Mbabane: The Minister of Health, Lizzy Nkosi has forthrightly stated that the COVID-19 pandemic has come hard on her as the minister directly responsible for health care in the country, but even so, she soldiers on.
The minister said the COVID-19 pandemic is a new thing in the country and has led authorities to adopt new patterns to deal with it, something that inevitably comes with an element of shock.
Nevertheless, the minister said the current Cabinet has shown resilience as well as determination to overcome the pandemic. Nkosi said as Cabinet they are open to learn new things which include relying on the media to properly analyse and disseminate the right information on the situation concerning the novel coronavirus.
The minister went on to say that she has droves of people who are backing and praying for her to continue with the fight against the disease amid the challenges government is faced with. “As a ministry, we have a prayer group, which comes together and pray concerning the pandemic situation,” said the minister, adding that prayer ministers across the country have called her and pledged their support.
“I have learnt to take the COVID-19 situation one step at a time which has proved to be working and less stressful,” said the minister. Nkosi said she has been an overcomer even in the midst of stressful environments such as these.
Meanwhile, a new research has revealed that in the UK half of health workers are suffering mental health problems such as stress and trauma as a result of dealing with Covid-19.
The pandemic is having a “severe impact” on the mental wellbeing of NHS personnel as well as agency staff, GPs and dentists, with rates of anxiety and burnout also running far higher than usual. 50 percent of 996 healthcare workers questioned across the UK said their mental health had deteriorated since the virus began taking its toll.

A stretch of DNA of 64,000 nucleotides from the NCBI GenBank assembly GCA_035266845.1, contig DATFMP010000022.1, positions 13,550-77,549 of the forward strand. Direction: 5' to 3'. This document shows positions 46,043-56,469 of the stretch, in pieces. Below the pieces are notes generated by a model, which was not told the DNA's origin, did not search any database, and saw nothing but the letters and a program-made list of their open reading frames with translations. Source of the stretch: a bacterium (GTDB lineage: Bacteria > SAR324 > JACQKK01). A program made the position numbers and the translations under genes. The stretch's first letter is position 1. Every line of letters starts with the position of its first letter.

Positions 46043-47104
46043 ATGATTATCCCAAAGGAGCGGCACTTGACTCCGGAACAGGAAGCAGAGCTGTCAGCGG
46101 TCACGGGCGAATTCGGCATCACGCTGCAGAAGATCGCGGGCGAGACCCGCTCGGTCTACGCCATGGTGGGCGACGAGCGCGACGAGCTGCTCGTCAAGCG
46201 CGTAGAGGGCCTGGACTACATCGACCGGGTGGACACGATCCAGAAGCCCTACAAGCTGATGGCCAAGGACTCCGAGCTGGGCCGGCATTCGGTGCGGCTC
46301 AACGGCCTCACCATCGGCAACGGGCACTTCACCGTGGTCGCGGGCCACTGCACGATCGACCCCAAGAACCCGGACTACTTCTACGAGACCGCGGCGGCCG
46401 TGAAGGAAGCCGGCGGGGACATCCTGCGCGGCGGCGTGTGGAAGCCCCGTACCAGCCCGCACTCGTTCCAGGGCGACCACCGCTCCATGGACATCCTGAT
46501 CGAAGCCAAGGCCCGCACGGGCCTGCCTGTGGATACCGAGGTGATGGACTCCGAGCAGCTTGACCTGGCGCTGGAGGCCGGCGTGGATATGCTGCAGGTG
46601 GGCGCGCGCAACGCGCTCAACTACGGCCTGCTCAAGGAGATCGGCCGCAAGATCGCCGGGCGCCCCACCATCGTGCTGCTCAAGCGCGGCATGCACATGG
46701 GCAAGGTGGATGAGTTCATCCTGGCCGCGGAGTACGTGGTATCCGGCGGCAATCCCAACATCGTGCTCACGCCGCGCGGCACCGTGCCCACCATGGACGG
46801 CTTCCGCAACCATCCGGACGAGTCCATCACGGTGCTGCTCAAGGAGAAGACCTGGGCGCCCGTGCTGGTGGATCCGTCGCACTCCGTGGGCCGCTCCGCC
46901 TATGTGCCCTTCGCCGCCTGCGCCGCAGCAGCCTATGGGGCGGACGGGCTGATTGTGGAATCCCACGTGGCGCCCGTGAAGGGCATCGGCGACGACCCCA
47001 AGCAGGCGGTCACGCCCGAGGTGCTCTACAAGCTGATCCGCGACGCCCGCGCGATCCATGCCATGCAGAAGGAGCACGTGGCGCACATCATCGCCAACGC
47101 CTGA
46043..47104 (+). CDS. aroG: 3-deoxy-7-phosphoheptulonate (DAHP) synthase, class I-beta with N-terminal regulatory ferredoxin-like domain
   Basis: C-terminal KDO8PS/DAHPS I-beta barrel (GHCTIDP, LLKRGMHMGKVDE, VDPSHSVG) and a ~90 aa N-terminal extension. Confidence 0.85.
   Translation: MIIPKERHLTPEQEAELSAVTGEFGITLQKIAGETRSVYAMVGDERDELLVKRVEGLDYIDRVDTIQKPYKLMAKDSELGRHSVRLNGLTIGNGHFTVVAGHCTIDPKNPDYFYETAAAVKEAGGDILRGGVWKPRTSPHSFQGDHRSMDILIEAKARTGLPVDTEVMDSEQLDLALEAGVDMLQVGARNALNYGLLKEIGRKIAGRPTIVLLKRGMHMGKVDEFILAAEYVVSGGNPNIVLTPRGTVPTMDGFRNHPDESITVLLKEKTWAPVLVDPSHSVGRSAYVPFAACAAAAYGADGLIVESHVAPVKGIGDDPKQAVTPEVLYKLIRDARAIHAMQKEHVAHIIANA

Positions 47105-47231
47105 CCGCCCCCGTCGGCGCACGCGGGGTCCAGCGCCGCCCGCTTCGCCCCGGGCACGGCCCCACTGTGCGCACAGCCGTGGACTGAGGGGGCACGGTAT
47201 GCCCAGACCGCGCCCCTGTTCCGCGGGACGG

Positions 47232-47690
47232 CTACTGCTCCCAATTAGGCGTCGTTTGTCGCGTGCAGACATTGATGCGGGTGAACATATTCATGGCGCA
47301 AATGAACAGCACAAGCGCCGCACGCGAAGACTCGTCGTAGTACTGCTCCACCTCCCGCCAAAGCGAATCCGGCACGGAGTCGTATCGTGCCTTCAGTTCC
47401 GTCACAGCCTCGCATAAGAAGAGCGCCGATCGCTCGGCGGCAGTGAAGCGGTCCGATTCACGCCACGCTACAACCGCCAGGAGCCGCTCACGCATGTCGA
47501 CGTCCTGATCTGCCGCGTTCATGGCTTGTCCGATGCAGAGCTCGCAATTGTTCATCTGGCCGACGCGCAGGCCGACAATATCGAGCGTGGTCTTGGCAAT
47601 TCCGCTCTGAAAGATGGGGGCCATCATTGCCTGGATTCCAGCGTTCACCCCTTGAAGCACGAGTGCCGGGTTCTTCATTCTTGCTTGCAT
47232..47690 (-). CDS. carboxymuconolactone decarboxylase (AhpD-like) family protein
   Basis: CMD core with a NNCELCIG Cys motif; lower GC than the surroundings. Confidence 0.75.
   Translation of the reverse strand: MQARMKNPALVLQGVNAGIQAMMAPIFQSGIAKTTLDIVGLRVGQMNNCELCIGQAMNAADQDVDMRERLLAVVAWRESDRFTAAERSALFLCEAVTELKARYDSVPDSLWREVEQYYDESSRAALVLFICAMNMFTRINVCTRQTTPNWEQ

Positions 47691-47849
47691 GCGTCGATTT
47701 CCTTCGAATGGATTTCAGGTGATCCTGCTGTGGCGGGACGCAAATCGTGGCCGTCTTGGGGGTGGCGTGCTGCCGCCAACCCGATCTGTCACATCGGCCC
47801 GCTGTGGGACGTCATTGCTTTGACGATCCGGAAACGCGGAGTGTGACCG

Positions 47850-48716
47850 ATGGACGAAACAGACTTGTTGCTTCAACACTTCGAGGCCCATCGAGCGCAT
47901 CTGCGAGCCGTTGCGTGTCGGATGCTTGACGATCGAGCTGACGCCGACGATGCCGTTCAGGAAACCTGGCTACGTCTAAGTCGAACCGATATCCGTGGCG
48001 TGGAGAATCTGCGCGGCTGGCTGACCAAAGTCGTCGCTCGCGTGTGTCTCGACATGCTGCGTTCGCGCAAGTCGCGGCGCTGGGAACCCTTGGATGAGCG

It is said this emerged as the biggest impact on staff, just ahead of worries about their family’s safety because of a lack of testing and protective equipment for NHS workers (49 percent) and concern about their ability to ensure that patients receive high-quality care when the NHS is so busy (43 percent). As many as 71 percent of younger health professionals, who are likely to be inexperienced and early in their careers, said their mental health had deteriorated. More women were affected than men.
Just 30 percent of staff felt that the government was doing enough to protect their mental health; 42 percent said too little was being done, including 43 percentof those working in hospitals.
The survey findings come amid rising concern that the unprecedented challenges of treating so many people who are seriously unwell or dying will have a catastrophic mental effect on staff, including those working in intensive care and elsewhere developing post-traumatic stress disorder.
The IPPR is concerned that the psychological demands of working in the NHS during the pandemic are also an important reason why its research found that as many as one in five staff may quit. The higher rates of burnout and stress at the frontline are a key factor, it says. Health staff cited greater support for their mental health (60%) than improved access to testing for coronavirus. NHS bodies across the UK have increased the availability of mental health help, especially online.
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